Michigan tobacco deal tackles default pressures
Michigan hits the market this week with $884 million of tobacco bonds in a refinancing designed to avert looming defaults.
The Michigan Finance Authority plans to price the tobacco settlement asset-backed bonds Thursday.
Jefferies is the lead manager. Citi, JPMorgan, Multi-Bank Securities, and Ramirez & Co. round out the syndicate. PFM Financial Advisors LLC is advising the state. Orrick Herrington & Sutcliffe LLP and Dickinson Wright Pllc are transaction counsel.
“Using today’s low interest rates, the MFA is undertaking a refunding that improves the likelihood that the bonds will pay according to schedule. As a result, the state increases the likelihood that the revenues currently paying the bonds will return to the state for critical programs once the bonds are repaid,” Michigan Treasurer Rachel Eubanks said in a statement. “This is our best chance at meeting both objectives.”
The bonds are backed by a portion of state-pledged tobacco settlement revenues from the master settlement agreement with tobacco companies.
Declines in cigarette use have cut into the annual payments made by tobacco companies participating in the landmark 1998 master settlement agreement with 46 states, several U.S. territories, and Washington, D.C. as compensation for government spending on health issues tied to tobacco use.
Like Michigan, many governments securitized anticipated payments but the declines have driven rating cuts and warnings of impending defaults and that’s prompted restructurings. Michigan is entitled to 4.352% of annual settlement payments.
Ohio in February refinanced more than $5 billion of tobacco debt, staving off looming defaults and restoring the bonds to investment grade. Michigan used proceeds of its issues in 2006, 2007, and 2008 issues to fund a jobs initiative and for budget relief and the bonds sold through the former Michigan Tobacco Settlement Finance Authority.
“The state has been monitoring the outstanding tobacco bonds for years and the refunding is driven by both current market rates as well as the anticipated near-term default,” the authority said.
One group of bonds totals $459 million and is being offered in several series of senior current interest and senior capital appreciation bonds with serials, terms and turbo terms with a final maturity in 2065 although that series is structured with a turbo redemption and expected average life of 16 years.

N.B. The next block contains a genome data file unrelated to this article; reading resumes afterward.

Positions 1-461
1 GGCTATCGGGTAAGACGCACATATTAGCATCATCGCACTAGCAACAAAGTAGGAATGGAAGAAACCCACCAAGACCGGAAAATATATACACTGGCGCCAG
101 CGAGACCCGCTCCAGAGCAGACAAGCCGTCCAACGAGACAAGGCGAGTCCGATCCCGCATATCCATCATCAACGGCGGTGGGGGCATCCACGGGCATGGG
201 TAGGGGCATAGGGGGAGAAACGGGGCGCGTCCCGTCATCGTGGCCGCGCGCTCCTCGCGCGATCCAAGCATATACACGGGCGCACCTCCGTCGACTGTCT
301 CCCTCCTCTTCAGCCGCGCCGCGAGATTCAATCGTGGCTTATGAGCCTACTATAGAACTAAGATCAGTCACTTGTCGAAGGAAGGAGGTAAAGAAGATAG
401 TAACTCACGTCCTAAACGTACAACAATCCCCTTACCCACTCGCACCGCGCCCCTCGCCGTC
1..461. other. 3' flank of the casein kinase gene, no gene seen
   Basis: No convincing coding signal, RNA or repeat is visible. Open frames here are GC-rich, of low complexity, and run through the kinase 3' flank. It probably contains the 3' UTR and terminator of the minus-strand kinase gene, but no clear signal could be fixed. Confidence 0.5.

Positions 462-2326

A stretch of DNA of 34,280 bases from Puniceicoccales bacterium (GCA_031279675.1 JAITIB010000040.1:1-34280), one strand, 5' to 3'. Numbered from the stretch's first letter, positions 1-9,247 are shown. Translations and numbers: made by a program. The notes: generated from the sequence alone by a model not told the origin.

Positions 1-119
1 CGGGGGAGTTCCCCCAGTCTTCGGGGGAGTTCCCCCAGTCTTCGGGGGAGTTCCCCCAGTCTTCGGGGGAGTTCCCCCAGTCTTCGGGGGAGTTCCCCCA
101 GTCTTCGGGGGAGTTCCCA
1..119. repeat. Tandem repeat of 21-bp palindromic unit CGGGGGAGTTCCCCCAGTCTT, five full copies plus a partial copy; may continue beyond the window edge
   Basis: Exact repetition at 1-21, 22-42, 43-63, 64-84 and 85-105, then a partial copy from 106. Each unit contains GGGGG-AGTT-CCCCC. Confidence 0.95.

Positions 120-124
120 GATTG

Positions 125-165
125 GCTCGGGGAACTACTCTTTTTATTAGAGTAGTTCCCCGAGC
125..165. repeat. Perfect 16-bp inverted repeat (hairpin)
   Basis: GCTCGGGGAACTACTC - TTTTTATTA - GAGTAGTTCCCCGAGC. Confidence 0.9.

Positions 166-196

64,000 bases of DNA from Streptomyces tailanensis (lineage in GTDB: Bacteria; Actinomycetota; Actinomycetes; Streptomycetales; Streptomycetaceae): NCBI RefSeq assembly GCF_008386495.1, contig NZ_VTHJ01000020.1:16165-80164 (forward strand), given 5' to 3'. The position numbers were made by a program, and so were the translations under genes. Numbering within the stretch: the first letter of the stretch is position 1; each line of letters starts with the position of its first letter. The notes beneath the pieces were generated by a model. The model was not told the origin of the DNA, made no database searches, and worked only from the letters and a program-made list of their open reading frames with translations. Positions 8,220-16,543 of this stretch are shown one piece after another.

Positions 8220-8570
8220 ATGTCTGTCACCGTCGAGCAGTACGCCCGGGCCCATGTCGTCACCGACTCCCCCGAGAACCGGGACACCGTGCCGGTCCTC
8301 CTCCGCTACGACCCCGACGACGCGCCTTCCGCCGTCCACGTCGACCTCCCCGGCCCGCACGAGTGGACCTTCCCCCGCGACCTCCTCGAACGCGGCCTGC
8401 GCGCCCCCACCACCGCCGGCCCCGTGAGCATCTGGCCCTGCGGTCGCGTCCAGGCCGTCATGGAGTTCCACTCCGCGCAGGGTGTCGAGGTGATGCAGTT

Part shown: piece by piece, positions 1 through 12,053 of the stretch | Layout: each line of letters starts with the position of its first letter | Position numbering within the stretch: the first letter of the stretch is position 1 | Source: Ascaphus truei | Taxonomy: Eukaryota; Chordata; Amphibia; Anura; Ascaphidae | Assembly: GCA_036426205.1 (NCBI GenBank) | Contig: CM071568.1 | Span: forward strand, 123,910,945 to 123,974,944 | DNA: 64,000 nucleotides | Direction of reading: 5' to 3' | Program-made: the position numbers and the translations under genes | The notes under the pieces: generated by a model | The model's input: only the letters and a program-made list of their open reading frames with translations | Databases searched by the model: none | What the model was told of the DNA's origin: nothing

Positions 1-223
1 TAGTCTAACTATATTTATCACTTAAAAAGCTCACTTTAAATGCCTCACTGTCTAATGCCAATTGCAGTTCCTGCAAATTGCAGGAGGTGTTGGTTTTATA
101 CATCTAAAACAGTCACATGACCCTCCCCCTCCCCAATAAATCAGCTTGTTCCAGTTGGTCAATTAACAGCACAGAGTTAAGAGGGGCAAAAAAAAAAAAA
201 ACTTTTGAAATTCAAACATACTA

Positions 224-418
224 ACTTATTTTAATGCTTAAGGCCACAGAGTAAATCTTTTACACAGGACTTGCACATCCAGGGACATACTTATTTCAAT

Proceeds will refund a portion of the state’s 2007 bonds and fund a senior liquidity reserve account. The bonds carry ratings of BBB-minus, BBB, A-minus, and A with the 2065 maturity not rated.
Another group of bonds selling in multiple series totaling $425 million offers senior current interest and senior capital appreciation bonds with two series offering taxables. The bonds are structured in serials, terms, and turbo terms with a final maturity 2045 although that bond has an average expected life of 13 years.
Proceeds will refund all of the state’s 2006 tobacco backed bonds, the remaining 2007 issue, and a portion of 2008 bonds. The bonds carry ratings of BBB, A-minus, and A depending on the series, with the 2045 maturity not rated.
After the deal, $5.1 billion from the 2008 issue will remain outstanding.
S&P said its ratings take into consideration the likelihood that timely interest and scheduled principal payments will be made by the legal maturity date under the appropriate rating stress level; the credit quality of the two largest participating tobacco manufacturers: Altria Group Inc., parent of Philip Morris USA Inc., and British American Tobacco PLC, parent of Reynolds American Inc.; the legal and payment structures; and the availability of liquidity reserve accounts on some of the bonds.
Longer-maturing bonds were notched down due to risks posed by uncertainty over longer-term tobacco industry projections.
Strengths of the structure include liquidity reserves on some maturities, turbo redemption structures on some bonds that allow for quicker amortization, and the investment grade status of the two largest tobacco manufacturers.
Weaknesses stem from risks posed to consumption. They include the continued, and potentially greater, decline in cigarette shipments as a result of higher excise taxes imposed by the federal, state, and local governments as well as price increases by manufacturers or the passage of new regulations such as age restrictions on use or bans on menthol cigarettes. California approved such a ban and it will take effect in January.
Ongoing and future litigation risk against tobacco manufacturers and the claims challenging the MSA or qualifying statutes also pose risks that are viewed as credit weaknesses. “Although the trends over the past decade have been generally favorable, the future is uncertain,” S&P said.
The growing popularity of alternative tobacco products — the sales of which would not result in payments under the MSA — also could cut into cigarette use, S&P warns.
S&P projects annual U.S. cigarette volumes will decline by 4.00%-4.50% going forward compared to its previous annual decline assumptions of 3.00%-4.00%. The higher figure is due to the potential increase in vapor products, the high price of combustible cigarettes, and increased social awareness of the negative health effects of smoking through years of heightened regulation.
The tobacco consumption report issued last year by the Centers for Disease Control and Prevention concluded that 34 million Americans smoked in 2018, representing 13.7% of adults. That’s a decline from 14% in 2017, 15.5% in 2016, and 19.4% in 2010. Domestic volume shipment totaled 225.1 million in 2019 down from 391.3 million in 2006. Risk factors outlined in the offering statement are laid out over 20 pages and the offering statements include IHS Global’s cigarette consumption forecasts.